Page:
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Congenital adrenal hyperplasia
Primary adrenal insufficiency
Adrenal cortical carcinoma
Thyroglossal duct cyst
Thyroid eye disease (NORD)
Toxic multinodular goiter
Euthyroid sick syndrome
Subacute granulomatous thyroiditis
Growth hormone deficiency
Constitutional growth delay
Syndrome of inappropriate antidiuretic hormone secretion (SIADH)
Premature ovarian failure
Polycystic ovary syndrome
Androgen insensitivity syndrome
Autoimmune polyglandular syndrome type 1 (NORD)
Multiple endocrine neoplasia
Pancreatic neuroendocrine neoplasms
Opsoclonus myoclonus syndrome (NORD)
Adrenal insufficiency: Pathology review
Adrenal masses: Pathology review
Hyperthyroidism: Pathology review
Hypothyroidism: Pathology review
Thyroid nodules and thyroid cancer: Pathology review
Parathyroid disorders and calcium imbalance: Pathology review
Diabetes mellitus: Pathology review
Cushing syndrome and Cushing disease: Pathology review
Pituitary tumors: Pathology review
Hypopituitarism: Pathology review
Diabetes insipidus and SIADH: Pathology review
Multiple endocrine neoplasia: Pathology review
Neuroendocrine tumors of the gastrointestinal system: Pathology review
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Tanner Marshall, MS
With postpartum thyroiditis, postpartum means "after birth", thyroid refers to the thyroid gland, and -itis means inflammation, so postpartum thyroiditis is an inflammation of the thyroid gland that women experience after giving birth.
Normally, the hypothalamus, which is located at the base of the brain, secretes thyrotropin-releasing hormone, or ΤRH, into the hypophyseal portal system - which is a network of capillaries linking the hypothalamus to the anterior pituitary gland.
The anterior pituitary then releases a hormone of its own, called thyroid-stimulating hormone, thyrotropin, or simply TSH.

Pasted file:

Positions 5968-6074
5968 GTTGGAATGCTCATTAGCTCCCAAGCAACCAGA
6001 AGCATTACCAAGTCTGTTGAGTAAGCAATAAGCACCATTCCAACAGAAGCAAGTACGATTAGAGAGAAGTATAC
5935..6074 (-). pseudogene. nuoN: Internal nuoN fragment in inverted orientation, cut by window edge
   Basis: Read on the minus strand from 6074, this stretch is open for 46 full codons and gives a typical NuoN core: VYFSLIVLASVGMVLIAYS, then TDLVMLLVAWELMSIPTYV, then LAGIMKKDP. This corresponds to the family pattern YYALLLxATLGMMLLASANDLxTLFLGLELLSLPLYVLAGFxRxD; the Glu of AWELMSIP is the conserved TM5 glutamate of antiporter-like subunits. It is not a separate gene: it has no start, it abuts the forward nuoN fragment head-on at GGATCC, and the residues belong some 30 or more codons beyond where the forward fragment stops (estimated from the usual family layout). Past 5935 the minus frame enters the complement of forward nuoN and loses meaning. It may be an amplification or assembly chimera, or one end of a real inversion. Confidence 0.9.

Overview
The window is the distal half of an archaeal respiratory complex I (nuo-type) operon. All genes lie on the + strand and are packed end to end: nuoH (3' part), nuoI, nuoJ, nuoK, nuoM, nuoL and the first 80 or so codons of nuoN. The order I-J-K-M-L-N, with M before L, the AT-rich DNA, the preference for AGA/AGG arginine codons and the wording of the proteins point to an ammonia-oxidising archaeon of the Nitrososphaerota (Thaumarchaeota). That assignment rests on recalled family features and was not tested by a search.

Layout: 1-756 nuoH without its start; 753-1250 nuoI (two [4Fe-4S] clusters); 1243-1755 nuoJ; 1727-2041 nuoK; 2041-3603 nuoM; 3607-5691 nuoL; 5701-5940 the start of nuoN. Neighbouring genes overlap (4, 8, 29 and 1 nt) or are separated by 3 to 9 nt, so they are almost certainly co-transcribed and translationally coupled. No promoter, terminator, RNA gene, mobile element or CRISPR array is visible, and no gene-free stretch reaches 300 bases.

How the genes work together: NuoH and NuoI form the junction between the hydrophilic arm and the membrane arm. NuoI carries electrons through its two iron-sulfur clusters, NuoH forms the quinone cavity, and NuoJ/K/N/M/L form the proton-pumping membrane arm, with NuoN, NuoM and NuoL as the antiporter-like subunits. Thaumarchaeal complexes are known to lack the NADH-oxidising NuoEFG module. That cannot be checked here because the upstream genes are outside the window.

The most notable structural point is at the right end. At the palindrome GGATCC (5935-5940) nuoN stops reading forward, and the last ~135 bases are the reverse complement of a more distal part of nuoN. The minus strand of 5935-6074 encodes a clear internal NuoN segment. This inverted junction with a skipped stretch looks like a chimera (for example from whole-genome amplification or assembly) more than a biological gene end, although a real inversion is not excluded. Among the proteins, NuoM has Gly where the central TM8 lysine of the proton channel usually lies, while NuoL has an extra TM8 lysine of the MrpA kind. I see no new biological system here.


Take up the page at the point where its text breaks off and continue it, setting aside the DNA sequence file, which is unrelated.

TSH stimulates the thyroid gland, which is a gland located in the neck that looks like two thumbs hooked together in the shape of a “V”.
If we zoom into the thyroid gland, we’ll find thousands of follicles, which contain a sticky substance called colloid, which sits within follicular cells.
Follicular cells convert the protein thyroglobulin into two iodine-containing hormones, triiodothyronine or T3, and thyroxine or T4.
Once released from the thyroid gland, these hormones enter the blood and the majority is bound to circulating plasma proteins, with only a small amount of T3 and T4 traveling unbound in the blood.
Ultimately, these two hormones get picked up by nearly every cell in the body.
Once inside the cell T4 is mostly converted into T3, and it can exert its effect. T3 speeds up the basal metabolic rate.
So as an example, they might produce more proteins and burn up more energy in the form of sugars and fats. It’s as if the cells are in a bit of frenzy.
T3 increases cardiac output, stimulates bone resorption - thinning out the bones, and activates the sympathetic nervous system, the part of the nervous system responsible for our ‘fight-or-flight’ response.
Postpartum thyroiditis is an inflammation of the thyroid gland that occurs a few months after giving birth, resulting in either hypothyroidism or hyperthyroidism. The first phase is typically hyperthyroidism. Then, the thyroid either returns to normal or a woman develops hypothyroidism. In some cases, the inflammation may subside without any treatment, but once permanent hypothyroidism develops, there is a need for lifelong treatment with thyroid hormone replacement medications.
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